Scapegoats in Breakdown by Filial Disloyalty

image The cohesion of this society rests on the Family System, on the priority given to family values; by extension on the genetic pooling of the caste system and the social coercion that binds responsibilities and obligations within kinship boundaries.

I believe that it was not long ago here when money was not the yardstick for value, and certainly even then on occasions breakdown would have occurred in the web of filial loyalty; however during the forty years of my good fortune to be here, Mammon has risen anonymously within the Hindu Pantheon, one very visible result of which is the not infrequent subjection to financial stress that rips the ancient loyalties asunder. And the most frequent scapegoats seem to be girls, and the most frequent issue that of the bondage to dowry.

Enabling us to peer a little inside this all too visible phenomenon, the misfortune of a family of girls has presented itself very recently; I wasn’t fully aware of the tragedy that their family unjustly imposes on them until this monsoon. This is due to a parallel tragedy which is that their house has become dangerous, leaking badly, precariously holding it’s roof together and inviting snakes and rats into their lives; although we can’t see the holes in their roof, look at the backside entrance for creepy-crawly vermin:

It was a lovely place to live before it began falling down.
It was a lovely place to live before it began falling down.

Their father simply hangs out in his ramshackle squat of a tea-shop; his excuse for inaction is corns on his feet. His pretty little second wife mans the tea-shop while his two elder daughters from his previous marriage and the daughter and son from his second marriage are at school. He doesn’t officially beg but he’s still a lazy beggar.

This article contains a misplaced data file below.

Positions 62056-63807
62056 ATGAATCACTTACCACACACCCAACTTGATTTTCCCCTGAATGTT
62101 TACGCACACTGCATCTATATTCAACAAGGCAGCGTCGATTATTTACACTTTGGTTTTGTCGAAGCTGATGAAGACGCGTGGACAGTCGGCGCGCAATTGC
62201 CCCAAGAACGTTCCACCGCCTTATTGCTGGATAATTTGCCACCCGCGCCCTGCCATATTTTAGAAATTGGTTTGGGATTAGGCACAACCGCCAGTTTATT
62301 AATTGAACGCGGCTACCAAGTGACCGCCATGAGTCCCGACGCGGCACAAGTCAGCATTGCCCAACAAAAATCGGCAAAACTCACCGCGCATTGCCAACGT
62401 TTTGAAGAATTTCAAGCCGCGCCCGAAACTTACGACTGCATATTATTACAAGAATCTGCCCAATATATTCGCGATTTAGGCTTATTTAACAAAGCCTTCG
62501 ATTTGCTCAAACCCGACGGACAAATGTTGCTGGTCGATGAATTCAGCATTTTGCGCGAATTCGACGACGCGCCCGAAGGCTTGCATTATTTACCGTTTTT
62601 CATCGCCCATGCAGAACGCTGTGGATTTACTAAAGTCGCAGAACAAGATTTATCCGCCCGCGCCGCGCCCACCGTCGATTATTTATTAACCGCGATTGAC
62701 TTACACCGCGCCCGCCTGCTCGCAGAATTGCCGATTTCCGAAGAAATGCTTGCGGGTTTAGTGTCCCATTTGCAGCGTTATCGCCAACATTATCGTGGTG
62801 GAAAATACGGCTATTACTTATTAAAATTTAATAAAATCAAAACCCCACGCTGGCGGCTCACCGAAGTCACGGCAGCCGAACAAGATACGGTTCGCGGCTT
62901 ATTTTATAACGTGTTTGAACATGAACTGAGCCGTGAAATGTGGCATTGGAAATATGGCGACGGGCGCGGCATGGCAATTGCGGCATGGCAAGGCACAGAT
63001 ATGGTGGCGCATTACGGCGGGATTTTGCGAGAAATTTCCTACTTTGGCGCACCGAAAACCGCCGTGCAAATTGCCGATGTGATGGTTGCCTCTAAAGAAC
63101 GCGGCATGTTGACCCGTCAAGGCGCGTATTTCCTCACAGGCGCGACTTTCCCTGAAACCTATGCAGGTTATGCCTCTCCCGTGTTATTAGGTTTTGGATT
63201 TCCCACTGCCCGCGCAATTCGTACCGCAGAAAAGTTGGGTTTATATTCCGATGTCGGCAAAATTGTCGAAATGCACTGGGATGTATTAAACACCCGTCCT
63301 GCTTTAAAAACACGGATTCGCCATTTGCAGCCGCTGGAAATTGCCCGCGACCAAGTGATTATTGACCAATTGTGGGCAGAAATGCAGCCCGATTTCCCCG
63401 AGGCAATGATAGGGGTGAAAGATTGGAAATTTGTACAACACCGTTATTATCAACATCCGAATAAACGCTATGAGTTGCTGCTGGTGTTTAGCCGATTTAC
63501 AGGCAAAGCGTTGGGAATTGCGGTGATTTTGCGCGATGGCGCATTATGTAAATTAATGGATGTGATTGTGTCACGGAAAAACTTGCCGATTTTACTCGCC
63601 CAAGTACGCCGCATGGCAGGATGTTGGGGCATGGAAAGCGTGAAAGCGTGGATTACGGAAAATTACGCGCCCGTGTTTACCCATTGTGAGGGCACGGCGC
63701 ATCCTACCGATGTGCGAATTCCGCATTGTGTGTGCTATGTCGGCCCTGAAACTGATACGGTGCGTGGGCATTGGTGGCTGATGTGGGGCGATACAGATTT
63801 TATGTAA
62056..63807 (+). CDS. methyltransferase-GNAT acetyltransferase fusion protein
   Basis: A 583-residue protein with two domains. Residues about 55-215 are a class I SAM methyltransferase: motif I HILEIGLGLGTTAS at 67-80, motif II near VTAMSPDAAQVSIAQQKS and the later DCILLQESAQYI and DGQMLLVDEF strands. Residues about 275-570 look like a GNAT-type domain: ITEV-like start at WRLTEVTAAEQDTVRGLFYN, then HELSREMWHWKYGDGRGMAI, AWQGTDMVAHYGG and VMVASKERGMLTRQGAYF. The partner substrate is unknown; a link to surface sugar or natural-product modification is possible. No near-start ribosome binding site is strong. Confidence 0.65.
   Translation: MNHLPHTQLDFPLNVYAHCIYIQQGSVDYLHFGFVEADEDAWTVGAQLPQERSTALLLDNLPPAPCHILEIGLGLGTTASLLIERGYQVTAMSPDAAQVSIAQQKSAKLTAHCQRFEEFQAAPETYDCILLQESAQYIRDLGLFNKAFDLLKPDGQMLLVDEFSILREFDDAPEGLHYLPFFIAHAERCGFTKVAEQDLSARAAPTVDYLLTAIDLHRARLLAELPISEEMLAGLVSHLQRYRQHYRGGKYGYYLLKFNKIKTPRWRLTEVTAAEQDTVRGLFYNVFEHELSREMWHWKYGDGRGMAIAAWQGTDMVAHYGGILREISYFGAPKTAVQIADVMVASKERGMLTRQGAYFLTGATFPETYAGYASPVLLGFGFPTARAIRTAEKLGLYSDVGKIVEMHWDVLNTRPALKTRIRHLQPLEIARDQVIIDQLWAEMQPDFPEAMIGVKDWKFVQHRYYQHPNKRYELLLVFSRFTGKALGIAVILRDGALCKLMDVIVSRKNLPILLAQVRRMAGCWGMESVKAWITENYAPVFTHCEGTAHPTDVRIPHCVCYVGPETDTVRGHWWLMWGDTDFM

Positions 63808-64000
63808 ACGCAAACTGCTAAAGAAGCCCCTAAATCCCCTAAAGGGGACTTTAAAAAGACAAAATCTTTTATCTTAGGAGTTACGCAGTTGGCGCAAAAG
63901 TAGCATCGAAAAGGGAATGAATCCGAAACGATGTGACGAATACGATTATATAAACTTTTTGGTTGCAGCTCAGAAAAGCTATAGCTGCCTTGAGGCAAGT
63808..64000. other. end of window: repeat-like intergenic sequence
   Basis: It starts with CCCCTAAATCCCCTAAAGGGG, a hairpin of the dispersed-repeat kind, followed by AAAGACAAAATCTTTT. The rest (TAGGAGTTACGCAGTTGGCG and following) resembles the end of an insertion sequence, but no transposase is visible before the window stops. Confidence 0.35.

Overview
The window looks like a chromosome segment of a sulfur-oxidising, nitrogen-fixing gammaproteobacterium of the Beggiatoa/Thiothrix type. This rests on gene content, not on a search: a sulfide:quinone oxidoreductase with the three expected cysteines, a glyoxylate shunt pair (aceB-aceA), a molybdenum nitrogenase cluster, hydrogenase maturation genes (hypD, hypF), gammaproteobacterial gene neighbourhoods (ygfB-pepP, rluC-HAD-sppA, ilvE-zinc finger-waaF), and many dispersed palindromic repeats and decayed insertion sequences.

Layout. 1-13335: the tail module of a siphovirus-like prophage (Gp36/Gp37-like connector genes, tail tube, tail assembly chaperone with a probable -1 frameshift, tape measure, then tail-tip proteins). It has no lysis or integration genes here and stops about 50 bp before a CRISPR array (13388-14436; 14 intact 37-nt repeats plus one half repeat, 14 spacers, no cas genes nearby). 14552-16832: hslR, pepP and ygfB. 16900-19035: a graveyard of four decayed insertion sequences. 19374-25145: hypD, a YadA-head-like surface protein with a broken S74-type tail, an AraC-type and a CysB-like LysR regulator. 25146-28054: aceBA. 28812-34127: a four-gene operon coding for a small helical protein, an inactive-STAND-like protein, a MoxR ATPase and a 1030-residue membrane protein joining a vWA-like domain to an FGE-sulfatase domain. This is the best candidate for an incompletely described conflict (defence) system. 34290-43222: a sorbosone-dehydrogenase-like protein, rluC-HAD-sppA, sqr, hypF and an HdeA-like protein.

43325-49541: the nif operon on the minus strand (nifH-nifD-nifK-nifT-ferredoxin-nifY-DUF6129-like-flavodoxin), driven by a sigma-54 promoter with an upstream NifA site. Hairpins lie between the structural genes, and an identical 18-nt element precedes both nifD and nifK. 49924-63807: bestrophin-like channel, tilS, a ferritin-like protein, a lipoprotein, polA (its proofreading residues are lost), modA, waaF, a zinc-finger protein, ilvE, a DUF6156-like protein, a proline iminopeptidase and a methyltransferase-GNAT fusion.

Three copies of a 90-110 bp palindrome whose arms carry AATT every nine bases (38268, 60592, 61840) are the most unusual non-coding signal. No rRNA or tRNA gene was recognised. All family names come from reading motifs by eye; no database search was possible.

This monsoon he moved his family out of their falling-down home and into his ramshackle tea-shop squat where he and his second wife spend all their days; the elder two girls from his first wife are Cinderellas who return to the dangerous collapsing house to do the laundry for the whole family.

A family of six are living here for at least the duration of the monsoon.
A family of six are living here for at least the duration of the monsoon.
Under such stringent conditions this becomes the vessel-and-general-purpose-washing-area


There are two narrow, rickety tables and two narrow rickety benches on which four of them must sleep. The other two sleep on a grass mat on the damp earth floor, which is about as accessible to snakes, scorpions and rats as their leaky home.

This is all tremendously inconvenient and uncomfortable but it is nothing compared with the total abandonment of their extended family and what this means particularly to the two elder daughters. The abandonment arose since the extended family do not like that the father re-married; this despite (or perhaps because of) the tight fit of inter-marriage here – in this case, the father is the uncle of the girl’s now deceased mother. He was expected to remain celebate, you see.